Published on 16th March 2020
The Drill Hall, Chepstow
14th March 2020
Music flies over borders.
Or at least it should; as Lazuli lead singer Dominique Leonetti quips, the band’s previous trips to the UK have been afflicted by such obstacles as snow, demonstrations, Brexit, and now viruses. In fact, this first show of a run of six in the UK over the next week seems to come right at a tipping point in the effect that Coronavirus is having on the country. That said, of the hundred or so tickets sold, most people appear to have made the trip, and against the odds, Lazuli are here once again, overcoming adversity to present their uplifting and life-affirming music to their British fans.
The UK has been very supportive of the band since their first show here at 2011’s Summer’s End. I first saw them at their 2013 appearance at the festival where they completely blew me away. They really are the most engaging band I’ve ever come across, the phrase ‘joie de vivre’ could have been coined for them.
8.15 and Lazuli appear to a particularly warm reception. Their appearance never seems to change, except guitarist Gédéric Byar’s dreds getting longer – and greyer! There’s a wonderful consistency to the band, all in black, from the bondage trousers and beards of the front line to the stage set up with the marimba at the back between keys and drums. This time, though, they have a back projection, which comes to life throughout the set to enhance some of the songs, particularly from the latest album, Le Fantastique Envol De Dieter Böhm, which is played in full, showing the band’s great confidence in this new material. This confidence is well placed as the album is easily their best album to date, full of dynamic and uplifting songs, carried skyward on Domi’s sensational voice.
Right from the off, drummer Vincent Barnavol is the driving powerhouse, adding dextrous flourishes as required as the band work together, a wonderful unit, tuned to perfection and pulling together to deliver these stunning songs, all sung in native French, which just adds to the magic. This is certainly the best performance I’ve ever seen them play, and they are never short of stunning, but they just seem to have jumped up to a new level. Every note hit its mark and if there were any mistakes it would take a better man than me to spot them. Simply wonderful. The audience love them, they love playing, the sound is spot on, the song selection is great, covering all the bases you want them to with choice picks from their now extensive catalogue – seriously, what else could you ask for?
The interaction between Claude Leonetti’s unique Léode and Byar’s guitar is worthy of comment, they support each other’s playing, adding different textures to complement the sounds, and it works a treat. Seated stage right as usual, Claude’s soloing adds an otherworldly texture to the music, and Byar gets a solo spot at the end of Le Fantastique Envol, which is gratifying as his playing is deserving of the appreciation. Dominique is all grins and movement centre stage, his ponytail almost taking on a life of its own as he whirls and dances, lost in the music. It’s great to see and his enthusiasm is compelling. At one point he leaves the stage to dance his way through the audience with guitar in hand. You really can’t help but love these guys.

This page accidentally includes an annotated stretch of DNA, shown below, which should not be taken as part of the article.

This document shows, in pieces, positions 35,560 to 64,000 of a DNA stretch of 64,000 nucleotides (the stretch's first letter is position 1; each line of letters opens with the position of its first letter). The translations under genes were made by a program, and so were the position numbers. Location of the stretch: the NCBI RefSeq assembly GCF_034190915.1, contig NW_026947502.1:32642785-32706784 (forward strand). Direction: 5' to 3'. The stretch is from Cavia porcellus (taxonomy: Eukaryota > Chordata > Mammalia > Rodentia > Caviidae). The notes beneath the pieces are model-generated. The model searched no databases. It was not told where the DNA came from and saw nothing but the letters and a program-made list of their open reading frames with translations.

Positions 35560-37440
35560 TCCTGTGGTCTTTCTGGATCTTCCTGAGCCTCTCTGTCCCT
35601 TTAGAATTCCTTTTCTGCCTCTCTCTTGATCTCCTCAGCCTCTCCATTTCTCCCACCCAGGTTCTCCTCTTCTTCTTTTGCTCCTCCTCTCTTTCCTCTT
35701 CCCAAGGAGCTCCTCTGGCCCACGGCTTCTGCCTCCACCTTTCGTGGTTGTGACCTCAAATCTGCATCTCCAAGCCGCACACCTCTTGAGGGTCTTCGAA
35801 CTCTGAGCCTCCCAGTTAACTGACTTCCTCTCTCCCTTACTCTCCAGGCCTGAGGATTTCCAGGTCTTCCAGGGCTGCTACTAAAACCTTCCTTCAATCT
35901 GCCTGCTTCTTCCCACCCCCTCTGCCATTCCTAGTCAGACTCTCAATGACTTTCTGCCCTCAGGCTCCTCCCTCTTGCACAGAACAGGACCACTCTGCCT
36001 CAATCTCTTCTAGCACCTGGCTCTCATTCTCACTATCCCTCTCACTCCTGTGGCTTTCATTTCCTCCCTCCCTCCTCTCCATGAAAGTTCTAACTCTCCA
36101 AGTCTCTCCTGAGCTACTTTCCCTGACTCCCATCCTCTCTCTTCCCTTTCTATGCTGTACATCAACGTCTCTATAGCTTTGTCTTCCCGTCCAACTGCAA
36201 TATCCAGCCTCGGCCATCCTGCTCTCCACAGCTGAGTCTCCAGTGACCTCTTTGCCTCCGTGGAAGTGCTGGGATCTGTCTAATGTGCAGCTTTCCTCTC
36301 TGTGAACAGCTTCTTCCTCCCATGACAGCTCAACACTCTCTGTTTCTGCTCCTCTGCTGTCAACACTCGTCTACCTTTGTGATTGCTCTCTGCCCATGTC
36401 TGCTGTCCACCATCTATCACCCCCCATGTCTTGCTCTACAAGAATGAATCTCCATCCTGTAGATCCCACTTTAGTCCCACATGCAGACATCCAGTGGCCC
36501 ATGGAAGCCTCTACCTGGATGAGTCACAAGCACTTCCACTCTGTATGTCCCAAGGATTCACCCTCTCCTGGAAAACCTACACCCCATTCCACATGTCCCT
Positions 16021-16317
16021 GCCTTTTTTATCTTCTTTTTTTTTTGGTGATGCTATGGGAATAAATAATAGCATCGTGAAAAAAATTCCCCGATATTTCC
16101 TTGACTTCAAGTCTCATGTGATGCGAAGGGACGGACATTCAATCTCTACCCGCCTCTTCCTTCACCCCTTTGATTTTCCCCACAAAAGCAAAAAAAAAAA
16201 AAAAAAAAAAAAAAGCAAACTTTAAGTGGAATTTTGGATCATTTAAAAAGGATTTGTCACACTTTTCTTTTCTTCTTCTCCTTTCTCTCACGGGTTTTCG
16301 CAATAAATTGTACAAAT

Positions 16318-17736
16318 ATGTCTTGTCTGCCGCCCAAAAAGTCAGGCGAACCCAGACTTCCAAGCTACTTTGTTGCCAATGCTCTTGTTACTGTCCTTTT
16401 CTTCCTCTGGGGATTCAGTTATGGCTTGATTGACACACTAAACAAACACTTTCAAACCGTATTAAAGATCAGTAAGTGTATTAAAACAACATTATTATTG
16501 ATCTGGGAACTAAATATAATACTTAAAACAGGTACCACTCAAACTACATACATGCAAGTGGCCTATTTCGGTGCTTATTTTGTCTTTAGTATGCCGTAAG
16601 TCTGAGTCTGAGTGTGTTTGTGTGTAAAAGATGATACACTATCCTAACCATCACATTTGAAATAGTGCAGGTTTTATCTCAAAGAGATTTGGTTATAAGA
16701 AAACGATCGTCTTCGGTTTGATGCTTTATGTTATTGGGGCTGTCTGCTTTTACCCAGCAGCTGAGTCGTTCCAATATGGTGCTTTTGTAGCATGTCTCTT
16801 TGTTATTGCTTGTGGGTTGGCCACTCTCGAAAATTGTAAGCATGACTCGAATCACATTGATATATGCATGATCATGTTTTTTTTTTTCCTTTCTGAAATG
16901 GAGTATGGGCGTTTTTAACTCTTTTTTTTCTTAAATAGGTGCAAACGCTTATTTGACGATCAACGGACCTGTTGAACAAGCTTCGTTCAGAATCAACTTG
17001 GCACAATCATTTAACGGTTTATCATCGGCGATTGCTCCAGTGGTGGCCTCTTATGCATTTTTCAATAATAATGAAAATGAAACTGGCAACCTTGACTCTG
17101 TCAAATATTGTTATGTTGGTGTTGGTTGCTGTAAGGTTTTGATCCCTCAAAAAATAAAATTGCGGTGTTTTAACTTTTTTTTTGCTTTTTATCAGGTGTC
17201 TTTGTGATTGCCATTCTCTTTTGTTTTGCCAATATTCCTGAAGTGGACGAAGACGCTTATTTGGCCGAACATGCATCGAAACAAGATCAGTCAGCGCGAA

Keyboard maestro Romain Thorel adds influences from unexpected sources, from dance and electronic music, which complement the industrial and North African sounds that shine through the music elsewhere. It’s a cornucopia of styles that meld beautifully, and tonight Thorel is on fire, his duo spot with Barnavol is a complete joy, the forward-tilted keyboard set up a masterstroke as it allows full vision of what he does. Romain really does put in the yards, adding muted French horn and playing the bass parts via his left hand, also doubling up on the drums while Barnavol is on marimba or djembe duty. A sparkling performance throughout.
And so to the last piece of the evening. All gigs should, by law, end with 9 Hands Around the Marimba – it’s a wonderfully uplifting way to end, this time involving a whole medley of covers cut into it, including Nina’s 99 Red Balloons, Gotye’s Somebody That I Used to Know, The Beatles’ Michelle and Peter Gabriel’s Solsbury Hill, all accompanied by the de rigeur larking about. Unique and delivered with awesome precision, a thing of complete beauty.
If the curse that is Brexit prevents Lazuli touring in the UK beyond this year then we will all be poorer. Catch them on this run or their return in July (or both!), you might well regret it if you don’t.
Music must be allowed to fly over borders.
[Update: Unfortunately, since writing, the situation has deteriorated and today (Tues 16th March) Lazuli were forced to abandon the tour and return home before the French borders were closed, in order to avoid being stranded in the UK for at least 6 weeks. Hopefully, the band will be able to return later in the year.]
J’Attends en Printemps
Mes Amis Mes Freres
Les Chansons Sont des Bouteilles À La Mer
Un Visage Lunaire
Dans Les Mains de Dieter
Le Miroir aux Alouettes
Les Courants Ascendants
9 Hands Around the Marimba (including 99 Red Balloons (Nina), Somebody That I Used To Know (Gotye), Michelle (The Beatles), Solsbury Hill (Peter Gabriel))
Dominique Leonetti – Lead Vocals, 12-string Acoustic Guitar, Electric Guitar, Drums & Percussion
Claude Leonetti – Léode, Backing Vocals, Percussion
Gédéric Byar – Guitar, Percussion, Backing Vocals
Vincent Barnavol – Drums & Percussion, Backing Vocals
Romain Thorel – Keyboards, Drums & Percussion, French Horn, Backing Vocals